Nonprofit disability service providers generate billions for New York State

Disability service provider
Disability service provider
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Disability service provider

Nonprofit disability service providers generate billions for New York State

A recent report conducted by the Rockefeller Institute of Government set out to quantify the economic impacts of such providers.
January 3, 2022

Nonprofit disability service providers generated $14.3 billion in economic output in New York State overall in 2019, according to a recent report that set out to quantify the economic impacts of such providers. The total includes $6.7 billion in revenues generated by the providers, $2.5 billion in output for their suppliers, and $5.1 billion related to employee spending. 

The report, issued by the Rockefeller Institute of Government in December and commissioned by New York State Industries for the Disabled (NYSID) and the New York Alliance for Inclusion & Innovation, outlines the importance of support services being provided by disability service providers and the revenue being generated annually.

“Behind every number is a person, a person who is on the autism spectrum or a person who has cerebral palsy or who maybe is still recovering from a serious brain injury and is able to still go on with those disabilities and is able to make a contribution and live a fuller life,” Bob Bellafiore, spokesperson for NYSID told NYN Media. “This adds humanity to people's lives. It adds quality to their lives, it puts money in their pockets, and it gives them what Mario Cuomo always talked about, which was the dignity of owning their own bread.”

The Rockefeller report “tells the story through some of the numbers of what that means,” Bellafiore added. “So it tells a numerical story, but behind every number is a person whose life has been made better because of what the report documents,” he said.

The report calls for significant investment in the development disabilities sector, which has been dealing with a staffing crisis for about a decade, according to Bellafiore. The vacancy rate is currently at 24%, and according to Michael Seereiter, President and CEO at the Alliance, this is because of the poor wages and burn out that causes staff to go on to other employment opportunities.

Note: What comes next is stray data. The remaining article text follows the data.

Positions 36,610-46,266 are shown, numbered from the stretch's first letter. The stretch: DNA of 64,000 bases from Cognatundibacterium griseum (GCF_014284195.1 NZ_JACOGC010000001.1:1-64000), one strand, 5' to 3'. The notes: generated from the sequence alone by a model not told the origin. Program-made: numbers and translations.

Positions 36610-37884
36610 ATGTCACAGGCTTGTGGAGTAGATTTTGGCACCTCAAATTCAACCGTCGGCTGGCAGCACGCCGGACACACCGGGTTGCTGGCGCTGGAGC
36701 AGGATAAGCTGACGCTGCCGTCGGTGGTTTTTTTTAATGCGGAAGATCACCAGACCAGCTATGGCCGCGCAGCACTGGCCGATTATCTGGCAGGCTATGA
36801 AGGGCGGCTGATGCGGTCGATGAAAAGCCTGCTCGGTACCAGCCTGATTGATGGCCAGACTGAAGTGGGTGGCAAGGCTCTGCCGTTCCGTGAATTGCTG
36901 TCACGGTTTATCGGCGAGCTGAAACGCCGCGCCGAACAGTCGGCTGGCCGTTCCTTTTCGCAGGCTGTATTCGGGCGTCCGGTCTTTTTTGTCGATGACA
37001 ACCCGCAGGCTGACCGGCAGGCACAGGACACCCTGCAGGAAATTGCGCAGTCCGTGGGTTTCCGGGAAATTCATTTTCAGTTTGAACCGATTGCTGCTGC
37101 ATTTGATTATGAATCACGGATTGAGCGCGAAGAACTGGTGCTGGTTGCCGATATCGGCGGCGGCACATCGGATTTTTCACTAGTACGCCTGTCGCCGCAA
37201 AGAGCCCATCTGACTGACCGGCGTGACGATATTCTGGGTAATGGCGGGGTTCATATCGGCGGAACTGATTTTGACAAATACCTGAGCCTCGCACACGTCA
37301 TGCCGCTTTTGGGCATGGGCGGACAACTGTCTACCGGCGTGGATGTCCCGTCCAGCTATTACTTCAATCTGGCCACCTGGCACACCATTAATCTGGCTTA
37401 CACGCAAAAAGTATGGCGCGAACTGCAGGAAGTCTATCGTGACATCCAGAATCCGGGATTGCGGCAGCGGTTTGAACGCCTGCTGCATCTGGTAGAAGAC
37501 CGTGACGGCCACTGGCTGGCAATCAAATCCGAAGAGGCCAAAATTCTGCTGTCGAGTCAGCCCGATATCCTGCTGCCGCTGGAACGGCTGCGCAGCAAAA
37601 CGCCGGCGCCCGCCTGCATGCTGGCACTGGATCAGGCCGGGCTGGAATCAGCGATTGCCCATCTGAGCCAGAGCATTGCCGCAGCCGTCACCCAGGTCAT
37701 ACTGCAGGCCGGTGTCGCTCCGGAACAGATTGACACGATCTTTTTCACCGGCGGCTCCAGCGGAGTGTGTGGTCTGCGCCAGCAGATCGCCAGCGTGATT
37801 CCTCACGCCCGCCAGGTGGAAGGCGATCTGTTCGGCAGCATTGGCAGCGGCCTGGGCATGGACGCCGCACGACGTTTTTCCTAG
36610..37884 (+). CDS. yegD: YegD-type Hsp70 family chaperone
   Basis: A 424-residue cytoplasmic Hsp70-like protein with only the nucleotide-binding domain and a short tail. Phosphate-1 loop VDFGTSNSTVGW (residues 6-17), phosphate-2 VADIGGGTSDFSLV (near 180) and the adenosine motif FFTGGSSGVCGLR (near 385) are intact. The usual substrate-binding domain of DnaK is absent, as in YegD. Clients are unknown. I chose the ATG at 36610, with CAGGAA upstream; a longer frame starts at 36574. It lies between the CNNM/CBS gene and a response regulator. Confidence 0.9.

The report also highlights that direct service provider wages are driven by the reimbursement rates for Mental Hygiene Services, which is set annually by the Office for People with Developmental Disabilities (OPWDD). In 2016, the increase in minimum wages to $15 an hour was met with a relative stagnation in OPWDD reimbursements, which caused the premium once paid to providers to fall.

“I think that there is a wide recognition that people with people who are in the job of being a direct support professional are underappreciated and underpaid and under compensated in our current system. But what we need to see are some significant investments that turn the tide and make these organizations and therefore, these services, sustainable for the long term,” Seereiter told NYN Media.

When COVID-19 hit, there was an even greater need for disability service providers to continue services, as those with intellectual disabilities and autism were more likely to contract the virus. However, there was a dramatic increase in costs for providers to implement safety protocols while reimbursements continued to fall, which then exacerbated the employment shortage. Some organizations were able to offset their losses by responding to the increase in demand for janitorial services. 

Still, disability service providers are calling for an increase in reimbursement rates to ensure competitive pay to staff members. 

NYSID also highlights that investing in direct service providers is also an equity issue, as providers are overwhelmingly Black, Hispanic and female, or 74% minority.

“Perhaps the most effective way we are going to be successful in empowering individuals with disabilities to participate in their communities is by creating mechanisms by which we can put resources into their hands and resources into their wallets. That's how our economy, and that's how our society works,” Seereiter told NYN Media. “So, if we want to talk about what it looks like to be successful, I think across the board that means people are living where they want to live and with whom, they are participating in their community and they're doing things within their community that they want to do.”

Angelique Molina-Mangaroo
previously founded and was executive director of The Wealthy Youth Project, a financial literacy organization interested in addressing issues faced by women and girls of color. She also was a reporter for the Hunts Point Express in the Bronx, served as a Young Women’s Advisory Council Member on the New York City Council, and has worked with several nonprofit organizations, among them Planned Parenthood of New York City and the Legal Aid Society.
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